Last month the U.S. Drug Enforcement Administration (DEA) quietly confirmed that cannabis seeds with less than 0.3 percent of the psychoactive compound THC are classified as “hemp” and are federally legal to possess and sell. This comes as great news to budding marijuana DIY growers who may want to spice up their cannabis collection with genetics from other states like California, Washington or Colorado.
The news was delivered to attorney Shane Pennington with the legal firm Vicente Sederberg LLP after he asked the DEA for a determination on whether cannabis seeds, tissue cultures and genetic samples containing less than 0.3 percent THC were considered hemp.
Hemp was defined and legalized under the 2018 Farm Bill. “Whether a particular sample of CBD (or any other cannabis-derived material) is a controlled substance doesn’t depend on the sample’s source,” wrote Pennington. “Rather, in the wake of the 2018 Farm Bill, the analysis depends entirely on whether the sample contains 0.3 percent delta-9 THC or more on a dry weight basis. If so, it’s schedule I ‘marihuana.’ Otherwise, it’s hemp.”
The DEA responded to Pennington’s request by confirming his position and effectively legalizing the sale and possession of cannabis seeds since they don’t contain THC.
This opens up a lot of options for home growers who can now legally purchase seeds from seed banks across the nation and aren’t limited to the selections available at local dispensaries. Online seed banks are not only a great source for novel strains; they also come with other benefits like germination guarantees and improved pre-sale storage.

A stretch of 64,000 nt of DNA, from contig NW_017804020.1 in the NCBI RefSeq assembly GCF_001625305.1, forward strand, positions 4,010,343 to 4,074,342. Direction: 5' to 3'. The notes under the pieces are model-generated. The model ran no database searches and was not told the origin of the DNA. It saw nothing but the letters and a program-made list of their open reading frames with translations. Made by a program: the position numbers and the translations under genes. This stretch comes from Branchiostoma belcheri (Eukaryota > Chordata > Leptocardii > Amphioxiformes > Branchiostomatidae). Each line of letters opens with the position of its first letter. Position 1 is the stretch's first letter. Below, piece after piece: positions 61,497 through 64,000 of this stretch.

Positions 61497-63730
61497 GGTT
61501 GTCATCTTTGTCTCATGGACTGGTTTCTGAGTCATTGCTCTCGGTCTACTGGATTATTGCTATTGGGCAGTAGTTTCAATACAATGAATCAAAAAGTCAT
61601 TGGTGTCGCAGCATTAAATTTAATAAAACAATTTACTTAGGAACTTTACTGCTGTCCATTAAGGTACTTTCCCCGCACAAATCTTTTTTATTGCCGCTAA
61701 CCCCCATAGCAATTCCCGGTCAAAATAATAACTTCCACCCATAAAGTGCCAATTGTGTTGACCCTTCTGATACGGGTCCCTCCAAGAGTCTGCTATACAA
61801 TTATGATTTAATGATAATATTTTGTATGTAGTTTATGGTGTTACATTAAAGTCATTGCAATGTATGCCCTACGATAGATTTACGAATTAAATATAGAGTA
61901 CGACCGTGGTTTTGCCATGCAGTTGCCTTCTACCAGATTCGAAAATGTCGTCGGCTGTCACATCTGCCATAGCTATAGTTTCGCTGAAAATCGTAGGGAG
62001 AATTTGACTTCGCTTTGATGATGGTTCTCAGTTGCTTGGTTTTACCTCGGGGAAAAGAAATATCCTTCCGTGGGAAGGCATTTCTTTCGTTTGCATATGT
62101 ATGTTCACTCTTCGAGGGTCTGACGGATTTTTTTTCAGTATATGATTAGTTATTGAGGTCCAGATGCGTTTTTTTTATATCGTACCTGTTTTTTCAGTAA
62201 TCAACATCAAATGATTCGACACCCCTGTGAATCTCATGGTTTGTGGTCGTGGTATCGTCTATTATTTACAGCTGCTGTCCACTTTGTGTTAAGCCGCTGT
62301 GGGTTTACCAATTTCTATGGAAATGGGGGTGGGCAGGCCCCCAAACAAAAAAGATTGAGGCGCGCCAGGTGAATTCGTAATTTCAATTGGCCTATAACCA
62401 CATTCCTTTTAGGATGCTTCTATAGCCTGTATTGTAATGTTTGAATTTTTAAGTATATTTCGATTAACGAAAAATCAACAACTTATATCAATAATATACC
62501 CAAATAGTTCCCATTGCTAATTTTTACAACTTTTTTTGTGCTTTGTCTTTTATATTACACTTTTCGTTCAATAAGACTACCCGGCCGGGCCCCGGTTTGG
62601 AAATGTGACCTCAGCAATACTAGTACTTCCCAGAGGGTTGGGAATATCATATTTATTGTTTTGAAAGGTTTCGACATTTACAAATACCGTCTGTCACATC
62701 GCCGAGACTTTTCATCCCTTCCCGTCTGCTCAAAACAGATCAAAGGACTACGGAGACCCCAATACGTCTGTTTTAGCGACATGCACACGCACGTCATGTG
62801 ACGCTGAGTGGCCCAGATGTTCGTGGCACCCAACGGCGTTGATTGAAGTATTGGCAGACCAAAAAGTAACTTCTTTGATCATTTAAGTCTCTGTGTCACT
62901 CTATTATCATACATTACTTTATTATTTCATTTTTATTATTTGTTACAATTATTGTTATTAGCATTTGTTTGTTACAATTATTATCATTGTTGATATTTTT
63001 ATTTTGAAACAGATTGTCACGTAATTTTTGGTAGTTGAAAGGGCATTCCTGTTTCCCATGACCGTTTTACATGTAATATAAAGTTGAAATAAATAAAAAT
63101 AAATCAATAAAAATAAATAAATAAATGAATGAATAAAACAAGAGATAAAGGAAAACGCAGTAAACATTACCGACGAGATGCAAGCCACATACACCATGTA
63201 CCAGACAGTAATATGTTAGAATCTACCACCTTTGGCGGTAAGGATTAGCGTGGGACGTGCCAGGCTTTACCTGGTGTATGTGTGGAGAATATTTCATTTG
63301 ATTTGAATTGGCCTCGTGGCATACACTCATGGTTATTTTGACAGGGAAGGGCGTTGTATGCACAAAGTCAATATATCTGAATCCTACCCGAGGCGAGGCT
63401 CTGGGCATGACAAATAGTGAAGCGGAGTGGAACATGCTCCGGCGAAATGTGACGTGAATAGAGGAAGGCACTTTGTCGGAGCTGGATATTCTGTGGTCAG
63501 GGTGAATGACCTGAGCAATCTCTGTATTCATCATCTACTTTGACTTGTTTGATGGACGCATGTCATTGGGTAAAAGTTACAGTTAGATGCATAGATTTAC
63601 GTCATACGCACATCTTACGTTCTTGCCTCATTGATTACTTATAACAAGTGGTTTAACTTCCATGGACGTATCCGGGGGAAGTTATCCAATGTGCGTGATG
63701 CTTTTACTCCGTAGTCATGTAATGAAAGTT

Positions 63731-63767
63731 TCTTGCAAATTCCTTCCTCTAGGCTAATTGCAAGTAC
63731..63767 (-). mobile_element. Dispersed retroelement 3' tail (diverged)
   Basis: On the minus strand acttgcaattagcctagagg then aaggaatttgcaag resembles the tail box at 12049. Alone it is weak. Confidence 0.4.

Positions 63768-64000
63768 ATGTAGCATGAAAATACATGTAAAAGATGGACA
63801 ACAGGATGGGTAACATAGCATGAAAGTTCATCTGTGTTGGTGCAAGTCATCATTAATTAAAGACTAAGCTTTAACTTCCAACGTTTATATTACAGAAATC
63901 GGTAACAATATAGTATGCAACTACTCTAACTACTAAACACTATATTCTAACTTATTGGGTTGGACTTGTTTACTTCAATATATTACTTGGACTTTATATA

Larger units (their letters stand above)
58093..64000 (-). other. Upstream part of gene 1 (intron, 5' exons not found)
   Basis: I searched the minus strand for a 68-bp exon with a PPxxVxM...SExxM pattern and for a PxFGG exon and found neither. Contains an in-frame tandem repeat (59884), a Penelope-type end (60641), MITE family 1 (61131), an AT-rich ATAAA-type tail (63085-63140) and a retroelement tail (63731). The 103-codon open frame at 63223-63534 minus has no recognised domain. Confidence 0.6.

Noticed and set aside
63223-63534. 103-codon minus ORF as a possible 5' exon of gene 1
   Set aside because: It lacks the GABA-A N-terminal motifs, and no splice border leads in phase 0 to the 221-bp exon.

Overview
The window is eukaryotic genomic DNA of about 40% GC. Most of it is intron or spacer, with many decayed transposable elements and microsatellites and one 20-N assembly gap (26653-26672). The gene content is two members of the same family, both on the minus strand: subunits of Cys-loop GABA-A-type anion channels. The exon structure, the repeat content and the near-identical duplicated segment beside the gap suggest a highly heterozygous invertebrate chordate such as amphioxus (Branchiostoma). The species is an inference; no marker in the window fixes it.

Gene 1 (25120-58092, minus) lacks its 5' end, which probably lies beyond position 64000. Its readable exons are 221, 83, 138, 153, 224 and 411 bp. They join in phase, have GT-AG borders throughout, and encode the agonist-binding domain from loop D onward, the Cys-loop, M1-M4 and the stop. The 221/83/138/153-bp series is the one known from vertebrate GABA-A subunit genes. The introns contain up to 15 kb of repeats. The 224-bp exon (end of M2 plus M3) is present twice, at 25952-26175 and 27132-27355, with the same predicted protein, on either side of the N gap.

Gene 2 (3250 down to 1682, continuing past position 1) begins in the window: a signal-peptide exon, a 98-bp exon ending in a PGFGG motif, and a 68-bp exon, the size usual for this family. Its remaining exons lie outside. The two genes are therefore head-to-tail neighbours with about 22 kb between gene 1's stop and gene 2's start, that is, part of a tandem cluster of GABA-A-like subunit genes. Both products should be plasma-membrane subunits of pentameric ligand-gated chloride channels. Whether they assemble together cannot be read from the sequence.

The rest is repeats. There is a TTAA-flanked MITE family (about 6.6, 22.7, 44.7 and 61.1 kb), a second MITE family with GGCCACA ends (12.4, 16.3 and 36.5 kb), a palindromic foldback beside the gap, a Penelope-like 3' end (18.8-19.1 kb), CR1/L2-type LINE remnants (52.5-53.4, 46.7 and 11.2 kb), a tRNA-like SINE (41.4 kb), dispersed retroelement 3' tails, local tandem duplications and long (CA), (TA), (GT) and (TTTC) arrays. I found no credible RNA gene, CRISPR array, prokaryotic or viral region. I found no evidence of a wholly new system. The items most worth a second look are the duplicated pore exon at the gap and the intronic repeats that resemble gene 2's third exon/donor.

A great rule of thumb when shopping for seeds online is to note your favorite strains and do a Google search to identify who is breeding them. The seeds from most of the popular strains available in dispensaries can usually be found online and sold by their source.
Photoperiod vs. Autoflower
While shopping for seeds, you will come across the terms “photoperiod”—strains that are light sensitive and require strict light cycles to flower at the proper time—and “autoflower”—strains that will start flowering about halfway through their life cycle regardless of the amount of light they receive.
Photoperiod strains are the more common of the two and will produce larger harvests of arguably better cannabis. The downside is they require more attention to detail and stricter light cycles based on natural lighting conditions.
Autoflower strains are hybridized, containing Cannabis ruderalis genetics. Ruderalis strains come from Russia where the plants evolved to become especially hearty. These strains can withstand cold temperatures, tend to take up little space and will flower at a certain time in their life cycle rather than waiting for specific light conditions to be met. This makes autoflower seeds a great choice for first-time growers with little space to operate. The downside is that autoflower strains are generally thought to be of lower quality than “normal” cannabis seeds.